For over 10 years DFID went about its business more or less under the radar, rather like a secret intelligence agency. During the nineties it funded useful projects in Bosnia (including several that I was involved in) and offered a wide range of practical assistance to the countries that were emerging from the Soviet Union. On the ground, it got the reputation of being the least bureaucratic bi-lateral aid agency.
In terms of PR, it all seemed to go wrong under Cameron’s coalition government (2010 to 2015). George Osborne had promised to cut every government department except two – DFID and the NHS. For the tabloids, forever on the hunt for a big victim, they couldn’t attack the NHS as everyone has a personal stake it in – but DFID represented an ideal target: it was relatively unknown and the beneficiaries of its budgets were, shock horror, Johnny Foreigner!
For the last few years the Mail and the Express have carried out a series of outrageous attacks against DFID, accusing it of supporting dictators in Africa, funding terrorists in Palestine and paying for nuclear weapons in India. They do this by quoting the amount we give a particular country, ignoring the details of the project itself, and highlighting the most scandalous story about that nation.
With the EU the tabloids bang the drum about the mythical £350 million a week and with DFID they have an even bigger target to aim for – their £12 billion annual budget, which represents just 0.7% of the national budget. “We believe,” said the Express, “the 0.7% budget commitment can be spent on the struggling NHS and social care services in Britain.”
The irony of these tirades are that they are based on the detailed information that DFID itself makes public about its international operations. In fact, DFID has been praised as the most transparent of all government departments as it’s the only one with all their accounts online.
Penny Mordaunt’s Opportunity of a Lifetime
Ms Mordaunt should be grateful that she wasn’t appointed as the new Minister of Defence, a poisoned chalice if ever there was one. The role would have involved lobbying her own government to stop cutting budgets and with very little decent PR collateral.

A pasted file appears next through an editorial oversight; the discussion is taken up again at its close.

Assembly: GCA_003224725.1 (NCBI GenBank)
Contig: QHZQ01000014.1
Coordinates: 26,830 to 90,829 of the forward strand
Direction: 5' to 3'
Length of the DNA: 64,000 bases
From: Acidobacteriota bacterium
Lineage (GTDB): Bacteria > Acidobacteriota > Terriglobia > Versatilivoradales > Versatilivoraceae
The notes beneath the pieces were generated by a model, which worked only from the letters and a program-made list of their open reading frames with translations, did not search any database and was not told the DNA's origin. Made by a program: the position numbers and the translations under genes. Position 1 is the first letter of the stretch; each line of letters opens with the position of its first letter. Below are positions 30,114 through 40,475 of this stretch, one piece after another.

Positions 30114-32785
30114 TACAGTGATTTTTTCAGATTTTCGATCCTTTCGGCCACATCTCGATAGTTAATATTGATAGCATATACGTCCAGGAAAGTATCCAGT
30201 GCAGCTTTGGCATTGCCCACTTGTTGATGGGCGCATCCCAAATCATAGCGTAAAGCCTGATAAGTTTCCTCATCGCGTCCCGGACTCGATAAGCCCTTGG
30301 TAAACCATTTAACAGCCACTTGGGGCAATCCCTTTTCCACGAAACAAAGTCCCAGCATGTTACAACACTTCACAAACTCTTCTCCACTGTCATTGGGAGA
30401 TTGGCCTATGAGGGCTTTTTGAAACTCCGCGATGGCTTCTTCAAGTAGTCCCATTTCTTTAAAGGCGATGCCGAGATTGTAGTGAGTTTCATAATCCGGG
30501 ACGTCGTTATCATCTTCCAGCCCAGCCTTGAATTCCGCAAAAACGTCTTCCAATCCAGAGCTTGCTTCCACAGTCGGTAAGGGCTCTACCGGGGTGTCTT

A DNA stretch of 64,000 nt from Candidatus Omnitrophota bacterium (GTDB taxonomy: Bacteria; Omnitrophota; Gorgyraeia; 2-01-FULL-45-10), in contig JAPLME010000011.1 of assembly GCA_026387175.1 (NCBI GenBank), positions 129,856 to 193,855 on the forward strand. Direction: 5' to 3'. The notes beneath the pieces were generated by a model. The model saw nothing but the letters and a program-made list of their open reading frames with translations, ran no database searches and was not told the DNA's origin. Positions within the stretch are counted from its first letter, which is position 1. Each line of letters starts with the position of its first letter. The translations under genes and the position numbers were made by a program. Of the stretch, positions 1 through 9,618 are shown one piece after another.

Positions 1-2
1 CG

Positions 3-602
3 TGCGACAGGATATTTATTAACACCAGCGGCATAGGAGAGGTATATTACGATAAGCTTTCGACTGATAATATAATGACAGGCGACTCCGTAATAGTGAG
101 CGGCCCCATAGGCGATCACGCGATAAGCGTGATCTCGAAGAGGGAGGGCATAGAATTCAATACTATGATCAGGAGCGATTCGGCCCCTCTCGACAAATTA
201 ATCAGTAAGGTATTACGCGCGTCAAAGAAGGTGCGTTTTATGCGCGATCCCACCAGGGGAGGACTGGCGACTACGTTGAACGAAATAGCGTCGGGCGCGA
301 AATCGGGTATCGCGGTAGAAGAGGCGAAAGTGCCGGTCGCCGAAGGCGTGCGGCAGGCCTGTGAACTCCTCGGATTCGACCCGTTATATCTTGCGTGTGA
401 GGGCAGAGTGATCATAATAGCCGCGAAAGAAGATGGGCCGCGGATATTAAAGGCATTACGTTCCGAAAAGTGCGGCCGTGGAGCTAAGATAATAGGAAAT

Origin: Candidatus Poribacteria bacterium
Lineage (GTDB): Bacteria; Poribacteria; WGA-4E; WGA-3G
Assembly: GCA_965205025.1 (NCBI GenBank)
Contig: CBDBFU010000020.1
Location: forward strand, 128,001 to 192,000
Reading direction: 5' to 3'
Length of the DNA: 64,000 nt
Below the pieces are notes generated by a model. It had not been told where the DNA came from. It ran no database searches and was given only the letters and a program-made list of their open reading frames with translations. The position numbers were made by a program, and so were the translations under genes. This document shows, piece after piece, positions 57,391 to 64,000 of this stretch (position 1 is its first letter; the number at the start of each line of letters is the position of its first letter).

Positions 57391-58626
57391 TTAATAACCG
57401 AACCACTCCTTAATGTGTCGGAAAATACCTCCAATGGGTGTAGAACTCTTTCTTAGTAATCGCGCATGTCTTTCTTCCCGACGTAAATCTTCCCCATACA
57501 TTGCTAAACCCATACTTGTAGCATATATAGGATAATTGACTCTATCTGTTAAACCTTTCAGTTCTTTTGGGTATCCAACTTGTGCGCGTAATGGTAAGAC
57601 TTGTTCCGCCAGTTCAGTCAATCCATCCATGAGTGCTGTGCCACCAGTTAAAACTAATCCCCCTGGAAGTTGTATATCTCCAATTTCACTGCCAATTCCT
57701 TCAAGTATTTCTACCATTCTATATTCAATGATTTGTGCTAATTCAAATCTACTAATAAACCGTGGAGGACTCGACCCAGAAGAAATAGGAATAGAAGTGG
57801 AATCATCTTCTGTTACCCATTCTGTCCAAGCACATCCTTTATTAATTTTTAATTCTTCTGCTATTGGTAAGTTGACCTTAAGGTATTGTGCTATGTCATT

The DFID job is a gift from PR heaven: it has the most inspiring story that’s never been told. All it needs is someone with the guts to stand up to the tabloids and the nationalist Tory backbenchers. It reminds me of the old American saying “if you need a man for a job – get a woman.”
DFID-funded projects in sub-Sahara Africa and the Middle East are vital for people in those regions to get water, food and livelihoods. They are also one of the few investments going on in those areas that give people some hope, some work and help to prevent the waves of migrants heading towards Western Europe.
At donor meetings around the world, DFID has earned its place at the top table with the UN, EU, Japanese and American government aid agencies. The only other European country with this level of influence is Norway.
But DFID have almost no PR staff and when I was in Nepal earlier this year, trying to visit their projects and write about them, I was met with confusion. Nobody in their Kathmandu office knew how to deal with me.
If Ms Mordaunt adopts an aggressive approach to this she could have immediate impact. She could take on the tabloids in the mainstream media, destroy their arguments with simple facts, order every DFID mission to invite journalists to visit projects – and tell the nationalists in her own party that helping poor people get on their feet is the best thing we can do to protect our own country. She could also be a regular visitor to Scotland as DFID’s main administrative base is in East Kilbride.